Welcome to defense 101. This class emphasizes mastery of various techniques designed to hone your defensive skills and improve your positional play.
We begin under the impression that you have basic knowledge of the games rules and regulations. Let's get started!
"Offence wins games, defense wins championships"; it's often said, because it's true!
It doesn't matter how dynamic an offence you have, or how skilled a scorer you are, if you can't keep the other team off the scoreboard, you might find yourself on the other side of the win column more often than not.
Whether your new to the game or a callused fingered vet, the tips I've provided below should help tighten your D.
~ Positional Play
I've always been a disciple of the theory that, in hockey, offense and defense are one in the same; because the transition between the two are nearly instantaneous, you have to be in position and ready when there's a turnover that quickly puts you on guard.
Here are some quick tips for sound positional play.
Don't carry the puck with your D-men deep into the offensive zone. If a turnover occurs (from an errant pass perhaps), you could be facing a breakaway.
If your the last man back, don't go for the big hit. If your opponent anticipates your check, and you happen to miss, he will have a clear path to the net for a easy goal.
In a odd man rush (2 on 1 maybe) close the gap by homing in on the puck carrier while defending (by good positioning) his passing lane to the free man.
Never over pursue. Shadow the man with the puck by cutting off his space or passing lanes. If there's a turnover quickly peel back to a defensive position.
Suffocating positional play will lower your goals against average and frustrate your opponent, causing him to make mistakes that you can turn into scoring chances.
Everyone loves big hits; if your not on the receiving end that is. It's part of what makes hockey, and NHLPA'93 such a great game.
After playing the game for a while it's fairly obvious that using the check button (C) not a very effective way of separating the player from the puck in open ice. Many a time a player you check will absorb the blow, and just keep on trucking. Whether it's by design or a flaw in the game is irrelevant; it just is. Fortunately there are ways of taking a player down in open ice.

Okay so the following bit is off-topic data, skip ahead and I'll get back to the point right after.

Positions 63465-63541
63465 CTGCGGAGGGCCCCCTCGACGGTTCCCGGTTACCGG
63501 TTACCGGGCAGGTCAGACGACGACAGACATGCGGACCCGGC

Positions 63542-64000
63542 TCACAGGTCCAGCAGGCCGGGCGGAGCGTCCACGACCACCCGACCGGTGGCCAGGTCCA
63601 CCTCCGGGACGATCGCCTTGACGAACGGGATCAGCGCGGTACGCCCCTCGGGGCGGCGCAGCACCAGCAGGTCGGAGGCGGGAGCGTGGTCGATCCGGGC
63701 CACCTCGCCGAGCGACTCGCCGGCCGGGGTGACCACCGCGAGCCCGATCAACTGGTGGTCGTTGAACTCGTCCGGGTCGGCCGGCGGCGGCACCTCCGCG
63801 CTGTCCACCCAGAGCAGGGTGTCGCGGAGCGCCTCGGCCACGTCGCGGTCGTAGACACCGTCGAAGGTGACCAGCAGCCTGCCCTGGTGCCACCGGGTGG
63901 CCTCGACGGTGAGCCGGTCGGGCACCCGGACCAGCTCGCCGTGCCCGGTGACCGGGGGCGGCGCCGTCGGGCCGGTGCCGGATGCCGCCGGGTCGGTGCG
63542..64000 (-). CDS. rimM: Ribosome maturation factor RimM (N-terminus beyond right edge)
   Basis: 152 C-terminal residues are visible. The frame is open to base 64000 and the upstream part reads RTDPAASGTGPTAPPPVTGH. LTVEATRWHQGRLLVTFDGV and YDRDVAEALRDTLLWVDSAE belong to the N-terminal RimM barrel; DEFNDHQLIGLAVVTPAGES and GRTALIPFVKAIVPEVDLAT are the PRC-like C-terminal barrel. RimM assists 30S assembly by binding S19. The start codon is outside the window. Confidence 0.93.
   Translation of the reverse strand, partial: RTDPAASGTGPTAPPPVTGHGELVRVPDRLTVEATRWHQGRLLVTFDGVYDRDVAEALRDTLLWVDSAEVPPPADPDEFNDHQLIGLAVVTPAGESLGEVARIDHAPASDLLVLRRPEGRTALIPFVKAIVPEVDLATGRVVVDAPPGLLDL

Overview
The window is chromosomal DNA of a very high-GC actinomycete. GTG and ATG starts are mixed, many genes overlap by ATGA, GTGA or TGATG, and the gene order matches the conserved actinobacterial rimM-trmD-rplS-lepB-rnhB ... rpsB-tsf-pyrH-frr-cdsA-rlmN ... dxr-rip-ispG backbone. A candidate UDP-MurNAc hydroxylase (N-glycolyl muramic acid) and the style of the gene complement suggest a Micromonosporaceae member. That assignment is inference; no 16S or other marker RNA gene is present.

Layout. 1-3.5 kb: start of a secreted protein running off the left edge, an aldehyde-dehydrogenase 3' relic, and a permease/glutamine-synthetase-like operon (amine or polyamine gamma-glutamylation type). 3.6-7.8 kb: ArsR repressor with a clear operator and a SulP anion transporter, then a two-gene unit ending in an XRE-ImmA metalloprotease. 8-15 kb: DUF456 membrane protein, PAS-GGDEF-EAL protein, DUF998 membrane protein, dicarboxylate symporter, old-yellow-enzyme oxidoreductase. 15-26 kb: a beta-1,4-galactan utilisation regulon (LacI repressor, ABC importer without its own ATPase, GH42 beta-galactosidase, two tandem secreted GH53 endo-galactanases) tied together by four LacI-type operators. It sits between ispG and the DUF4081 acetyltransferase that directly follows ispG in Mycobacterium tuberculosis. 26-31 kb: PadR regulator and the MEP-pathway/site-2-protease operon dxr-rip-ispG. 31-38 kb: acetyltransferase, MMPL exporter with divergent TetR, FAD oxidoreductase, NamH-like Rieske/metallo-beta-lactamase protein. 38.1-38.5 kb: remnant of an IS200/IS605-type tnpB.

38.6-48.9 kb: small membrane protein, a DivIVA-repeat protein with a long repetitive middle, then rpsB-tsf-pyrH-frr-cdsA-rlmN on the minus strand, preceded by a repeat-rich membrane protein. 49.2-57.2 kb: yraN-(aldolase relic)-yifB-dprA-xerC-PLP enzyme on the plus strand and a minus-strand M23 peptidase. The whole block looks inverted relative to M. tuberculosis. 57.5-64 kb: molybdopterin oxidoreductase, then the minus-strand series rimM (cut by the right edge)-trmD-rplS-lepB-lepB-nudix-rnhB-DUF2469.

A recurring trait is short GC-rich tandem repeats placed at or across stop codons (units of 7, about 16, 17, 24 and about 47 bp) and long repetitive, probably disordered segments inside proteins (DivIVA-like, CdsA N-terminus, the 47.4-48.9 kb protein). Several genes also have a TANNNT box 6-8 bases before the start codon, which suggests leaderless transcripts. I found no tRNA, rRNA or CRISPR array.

So what's the most effective way of checking in open ice? The poke check! Yes, believe it or not, it's the most effective way of laying a player out, all you need to know is how. The sequence for doing the poke check is below.
|Fall back into position
|Poke check (B)
|Take control, do figure 8's
It's very simple. Draw a bead on your opponent, get shoulder to shoulder, and as you collide administer the poke check (B).
It may not be the most savory tactic, but it works and the ref will rarely blow the whistle on you for tripping.
To close it out, here are a few other tips that will help bolster your D.
If you have trouble tracking crafty players with good speed and agility; don't play the skater, play the zone and cover the net.
When you see a player skate laterally across the ice on the forehand he's probably getting ready for a slapper. Step in a poke check.
Eventually you will find yourself shorthanded. Best way to handle the situation is to stay in front of the net and try to kick out any rebounds.
Pay attention to a teams top player; shadow him where ever he is (without or without the puck). A vet is going to get him the puck at all costs, make him beat you by other means.
When in doubt hook! It will tie up your man and the ref almost never calls it.